Long Island food banks are stocking up for the holidays to distribute holiday meals in a year where many families are already struggling through the COVID-19 pandemic.
Long Island Cares, one of Long Island’s food banks, distributed more than 53,000 pounds of food Saturday at its warehouse in Hauppauge, including more than 1,300 turkeys, 10,000 pounds of potatoes and 11,000 boxes of Thanksgiving fixings to 33 food pantries on Long Island.
Long Island Cares CEO Paule Pachter said the food bank expects to deliver 12,000 turkeys this holiday season, which is slightly less than past years because fewer families are traveling and gathering for the holidays due to COVID-19 restrictions.
"You can’t distinguish greater need during the holidays. Year after year, the community awareness of food insecurity becomes more urgent around the holiday season, people looking for an opportunity to do something," Pachter said. "Giving away 50,000 pounds of food is going to provide 42,000 meals for people. It’s meeting the needs for agencies working for families who are having a hard time bringing their own food to the table."
Long Island Cares have served 179,000 people through October, including 116,000 people who have requested food for the first time since March. He said they have seen more than a 434% increase in demand for food across Long Island since the pandemic began.
"As soon as we think we’re hitting a plateau and going down, people start losing their jobs again," Pachter said. "I know unemployment is improving, but people are losing their jobs every day."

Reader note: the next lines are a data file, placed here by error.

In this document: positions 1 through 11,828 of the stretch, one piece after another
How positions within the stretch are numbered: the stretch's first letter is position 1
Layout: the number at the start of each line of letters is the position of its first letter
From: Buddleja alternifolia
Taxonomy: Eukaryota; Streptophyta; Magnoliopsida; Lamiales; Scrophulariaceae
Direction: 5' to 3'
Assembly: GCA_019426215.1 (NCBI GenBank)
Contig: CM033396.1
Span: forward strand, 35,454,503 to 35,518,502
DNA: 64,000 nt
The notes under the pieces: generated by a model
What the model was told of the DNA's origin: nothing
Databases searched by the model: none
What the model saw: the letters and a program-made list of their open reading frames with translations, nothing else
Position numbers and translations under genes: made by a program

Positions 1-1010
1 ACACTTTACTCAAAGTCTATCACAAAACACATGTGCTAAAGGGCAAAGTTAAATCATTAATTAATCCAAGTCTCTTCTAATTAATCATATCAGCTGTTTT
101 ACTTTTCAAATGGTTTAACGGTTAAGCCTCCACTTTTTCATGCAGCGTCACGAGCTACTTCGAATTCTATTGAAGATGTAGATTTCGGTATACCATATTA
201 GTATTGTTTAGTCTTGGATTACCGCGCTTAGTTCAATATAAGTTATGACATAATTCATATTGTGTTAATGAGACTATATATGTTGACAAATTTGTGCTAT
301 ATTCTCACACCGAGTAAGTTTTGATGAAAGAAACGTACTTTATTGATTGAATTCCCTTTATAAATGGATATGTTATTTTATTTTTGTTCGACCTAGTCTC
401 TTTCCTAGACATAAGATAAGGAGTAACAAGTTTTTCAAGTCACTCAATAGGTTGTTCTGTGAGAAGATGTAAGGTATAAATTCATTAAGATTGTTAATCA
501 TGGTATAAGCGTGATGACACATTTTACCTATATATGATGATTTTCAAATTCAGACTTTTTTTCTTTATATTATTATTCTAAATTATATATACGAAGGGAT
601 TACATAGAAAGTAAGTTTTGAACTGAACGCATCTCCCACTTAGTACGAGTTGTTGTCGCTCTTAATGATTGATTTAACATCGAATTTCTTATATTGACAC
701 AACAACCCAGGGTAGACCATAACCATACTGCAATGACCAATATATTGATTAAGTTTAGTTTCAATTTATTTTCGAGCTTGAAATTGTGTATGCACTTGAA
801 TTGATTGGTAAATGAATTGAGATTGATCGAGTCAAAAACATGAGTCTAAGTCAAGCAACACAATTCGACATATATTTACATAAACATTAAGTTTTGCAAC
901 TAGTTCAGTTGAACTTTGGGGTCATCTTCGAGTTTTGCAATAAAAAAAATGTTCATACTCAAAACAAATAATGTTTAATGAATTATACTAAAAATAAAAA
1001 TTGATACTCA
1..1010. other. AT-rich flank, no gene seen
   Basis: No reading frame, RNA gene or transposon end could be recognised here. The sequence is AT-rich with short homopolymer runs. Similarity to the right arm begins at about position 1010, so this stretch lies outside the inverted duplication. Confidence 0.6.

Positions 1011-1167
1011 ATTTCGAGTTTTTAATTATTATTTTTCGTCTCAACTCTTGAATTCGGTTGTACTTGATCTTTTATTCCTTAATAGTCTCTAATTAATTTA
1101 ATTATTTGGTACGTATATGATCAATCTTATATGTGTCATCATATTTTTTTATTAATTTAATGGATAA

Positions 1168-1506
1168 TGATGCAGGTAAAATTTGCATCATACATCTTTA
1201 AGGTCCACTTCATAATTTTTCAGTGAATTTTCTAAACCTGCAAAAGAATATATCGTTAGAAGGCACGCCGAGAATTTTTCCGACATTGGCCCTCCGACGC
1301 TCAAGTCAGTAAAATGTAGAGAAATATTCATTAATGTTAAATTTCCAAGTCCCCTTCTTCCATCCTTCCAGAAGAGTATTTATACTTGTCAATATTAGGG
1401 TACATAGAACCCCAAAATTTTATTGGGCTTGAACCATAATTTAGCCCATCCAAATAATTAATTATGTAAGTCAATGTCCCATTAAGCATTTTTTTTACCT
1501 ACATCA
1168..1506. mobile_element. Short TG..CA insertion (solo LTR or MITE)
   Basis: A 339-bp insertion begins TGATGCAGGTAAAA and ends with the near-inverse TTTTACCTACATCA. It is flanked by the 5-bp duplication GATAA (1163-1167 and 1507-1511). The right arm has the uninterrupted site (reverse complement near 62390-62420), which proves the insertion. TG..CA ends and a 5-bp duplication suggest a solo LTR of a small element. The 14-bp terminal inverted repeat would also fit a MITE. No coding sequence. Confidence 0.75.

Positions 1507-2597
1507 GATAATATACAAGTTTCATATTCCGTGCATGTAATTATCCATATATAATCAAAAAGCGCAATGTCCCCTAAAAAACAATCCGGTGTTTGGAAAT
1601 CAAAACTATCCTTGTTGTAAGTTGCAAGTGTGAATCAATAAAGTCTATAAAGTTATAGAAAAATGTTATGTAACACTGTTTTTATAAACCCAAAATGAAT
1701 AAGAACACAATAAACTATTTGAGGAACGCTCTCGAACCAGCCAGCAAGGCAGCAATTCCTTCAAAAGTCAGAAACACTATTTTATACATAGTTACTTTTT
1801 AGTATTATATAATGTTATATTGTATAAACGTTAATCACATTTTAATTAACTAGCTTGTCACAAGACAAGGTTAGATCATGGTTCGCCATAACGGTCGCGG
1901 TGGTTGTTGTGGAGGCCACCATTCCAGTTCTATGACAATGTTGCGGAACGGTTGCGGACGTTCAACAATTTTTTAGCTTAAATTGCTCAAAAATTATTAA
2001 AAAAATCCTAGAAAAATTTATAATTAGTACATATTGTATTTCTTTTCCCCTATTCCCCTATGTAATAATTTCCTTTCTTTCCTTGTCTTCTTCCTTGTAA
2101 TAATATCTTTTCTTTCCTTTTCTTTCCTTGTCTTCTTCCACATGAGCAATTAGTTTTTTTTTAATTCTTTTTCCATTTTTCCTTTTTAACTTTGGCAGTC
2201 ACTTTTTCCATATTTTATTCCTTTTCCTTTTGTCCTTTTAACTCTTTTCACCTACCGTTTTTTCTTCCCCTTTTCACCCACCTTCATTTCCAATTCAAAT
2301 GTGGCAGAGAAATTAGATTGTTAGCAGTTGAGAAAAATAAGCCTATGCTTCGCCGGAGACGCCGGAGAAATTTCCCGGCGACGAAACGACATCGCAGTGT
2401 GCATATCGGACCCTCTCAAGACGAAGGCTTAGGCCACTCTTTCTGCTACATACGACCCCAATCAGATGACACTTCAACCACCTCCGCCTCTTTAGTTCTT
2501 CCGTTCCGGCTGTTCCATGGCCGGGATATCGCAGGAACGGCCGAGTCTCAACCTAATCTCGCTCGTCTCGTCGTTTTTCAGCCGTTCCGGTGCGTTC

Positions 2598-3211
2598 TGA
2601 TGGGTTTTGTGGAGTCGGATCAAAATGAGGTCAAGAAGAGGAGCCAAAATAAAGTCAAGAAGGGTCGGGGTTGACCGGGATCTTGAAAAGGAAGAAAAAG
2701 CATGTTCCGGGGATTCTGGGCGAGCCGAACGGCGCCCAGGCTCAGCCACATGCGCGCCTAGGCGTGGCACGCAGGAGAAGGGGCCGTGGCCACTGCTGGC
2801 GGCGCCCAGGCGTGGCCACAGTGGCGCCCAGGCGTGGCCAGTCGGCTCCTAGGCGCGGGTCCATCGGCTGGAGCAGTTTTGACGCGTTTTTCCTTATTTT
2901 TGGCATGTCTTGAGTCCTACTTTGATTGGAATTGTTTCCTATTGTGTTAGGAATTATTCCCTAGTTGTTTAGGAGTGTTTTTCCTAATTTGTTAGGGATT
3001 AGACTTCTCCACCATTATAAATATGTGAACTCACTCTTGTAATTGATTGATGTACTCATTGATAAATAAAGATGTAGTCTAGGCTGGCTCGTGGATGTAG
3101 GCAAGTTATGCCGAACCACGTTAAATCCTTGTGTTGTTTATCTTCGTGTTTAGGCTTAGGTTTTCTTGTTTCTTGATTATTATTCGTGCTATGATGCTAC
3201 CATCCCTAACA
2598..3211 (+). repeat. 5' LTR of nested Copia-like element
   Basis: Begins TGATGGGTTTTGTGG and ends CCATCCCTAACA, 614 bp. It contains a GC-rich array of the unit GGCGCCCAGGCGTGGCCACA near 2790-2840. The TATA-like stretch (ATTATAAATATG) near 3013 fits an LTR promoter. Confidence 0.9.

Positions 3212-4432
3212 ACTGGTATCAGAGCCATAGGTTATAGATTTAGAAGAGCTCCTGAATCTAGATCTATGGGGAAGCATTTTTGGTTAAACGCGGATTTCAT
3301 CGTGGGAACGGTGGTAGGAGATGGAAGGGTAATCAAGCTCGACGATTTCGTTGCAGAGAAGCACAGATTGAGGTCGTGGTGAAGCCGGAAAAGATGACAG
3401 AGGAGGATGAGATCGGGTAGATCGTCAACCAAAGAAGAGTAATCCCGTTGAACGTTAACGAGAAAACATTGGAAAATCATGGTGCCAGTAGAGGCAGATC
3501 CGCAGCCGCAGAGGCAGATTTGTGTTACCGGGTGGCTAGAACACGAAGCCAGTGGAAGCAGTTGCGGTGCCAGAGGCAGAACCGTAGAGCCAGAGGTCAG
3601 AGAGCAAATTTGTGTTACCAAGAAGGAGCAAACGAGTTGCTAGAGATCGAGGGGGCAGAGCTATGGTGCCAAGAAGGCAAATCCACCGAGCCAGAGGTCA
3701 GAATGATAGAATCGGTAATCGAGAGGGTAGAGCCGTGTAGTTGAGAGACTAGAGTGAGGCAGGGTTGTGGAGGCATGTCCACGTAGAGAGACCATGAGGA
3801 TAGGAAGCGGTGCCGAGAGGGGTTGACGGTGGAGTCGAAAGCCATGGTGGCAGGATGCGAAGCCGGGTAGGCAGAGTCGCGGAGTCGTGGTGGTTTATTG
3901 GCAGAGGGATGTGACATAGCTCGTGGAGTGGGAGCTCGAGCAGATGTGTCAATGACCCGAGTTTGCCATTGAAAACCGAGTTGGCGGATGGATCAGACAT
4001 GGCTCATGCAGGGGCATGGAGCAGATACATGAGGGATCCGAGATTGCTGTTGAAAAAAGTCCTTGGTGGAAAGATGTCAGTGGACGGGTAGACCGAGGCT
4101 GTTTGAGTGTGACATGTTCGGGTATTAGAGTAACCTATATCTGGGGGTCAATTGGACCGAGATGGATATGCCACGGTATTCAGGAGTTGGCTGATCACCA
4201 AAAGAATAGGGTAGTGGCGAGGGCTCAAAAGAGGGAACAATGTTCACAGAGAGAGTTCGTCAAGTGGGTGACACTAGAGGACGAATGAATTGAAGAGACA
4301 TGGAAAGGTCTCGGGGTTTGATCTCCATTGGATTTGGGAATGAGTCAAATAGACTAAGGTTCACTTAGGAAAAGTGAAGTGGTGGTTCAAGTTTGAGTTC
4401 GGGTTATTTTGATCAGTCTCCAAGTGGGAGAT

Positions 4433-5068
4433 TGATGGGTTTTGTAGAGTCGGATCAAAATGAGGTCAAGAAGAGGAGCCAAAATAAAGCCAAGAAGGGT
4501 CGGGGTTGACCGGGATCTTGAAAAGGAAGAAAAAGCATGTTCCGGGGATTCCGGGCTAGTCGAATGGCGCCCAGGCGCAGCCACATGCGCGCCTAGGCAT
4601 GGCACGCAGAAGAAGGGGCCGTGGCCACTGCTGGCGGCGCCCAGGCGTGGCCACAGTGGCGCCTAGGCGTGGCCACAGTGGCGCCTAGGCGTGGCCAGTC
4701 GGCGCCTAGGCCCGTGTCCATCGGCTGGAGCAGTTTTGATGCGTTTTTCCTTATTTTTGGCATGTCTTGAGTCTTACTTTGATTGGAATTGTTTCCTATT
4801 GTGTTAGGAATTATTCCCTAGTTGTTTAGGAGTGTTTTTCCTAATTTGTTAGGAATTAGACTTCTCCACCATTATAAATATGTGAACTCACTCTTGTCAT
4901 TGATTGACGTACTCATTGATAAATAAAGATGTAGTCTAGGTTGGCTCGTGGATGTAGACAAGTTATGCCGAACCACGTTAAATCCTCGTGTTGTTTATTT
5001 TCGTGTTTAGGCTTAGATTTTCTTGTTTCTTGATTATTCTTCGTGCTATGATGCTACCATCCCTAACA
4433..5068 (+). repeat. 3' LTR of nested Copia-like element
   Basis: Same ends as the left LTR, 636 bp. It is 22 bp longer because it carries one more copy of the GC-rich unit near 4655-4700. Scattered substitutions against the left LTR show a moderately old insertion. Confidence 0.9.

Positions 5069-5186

In Islip, St. Marks Episcopal Church and the Islip Rotary Club collected more than 3,000 packages of food, including Stovetop stuffing, canned fruit and vegetables and pumpkin filling. Residents also donated packages of diapers for needy families.
The church holds monthly food drives and donates food to the God’s Provisions organization, which delivers food to food pantries throughout Suffolk County.
"We don’t want the holidays to be insecure for anyone. It’s a time of giving and feeling gratitude," St. Marks organizer Irene Ross said. "We take for granted if we’re hungry, we can go to the refrigerator."
More than 50 residents dropped off deliveries of food and packages purchased in bulk at the church Saturday morning.
Catherine Debramo, 71, of East Islip, said both she and her husband were diagnosed with COVID-19 in April and he died from the disease.
"He was here one day and seven days later, he was gone," Debramo said. "I have so much and I want to give it away to other people who need it. So many people are hurting without jobs and don’t have money to eat during these hard times."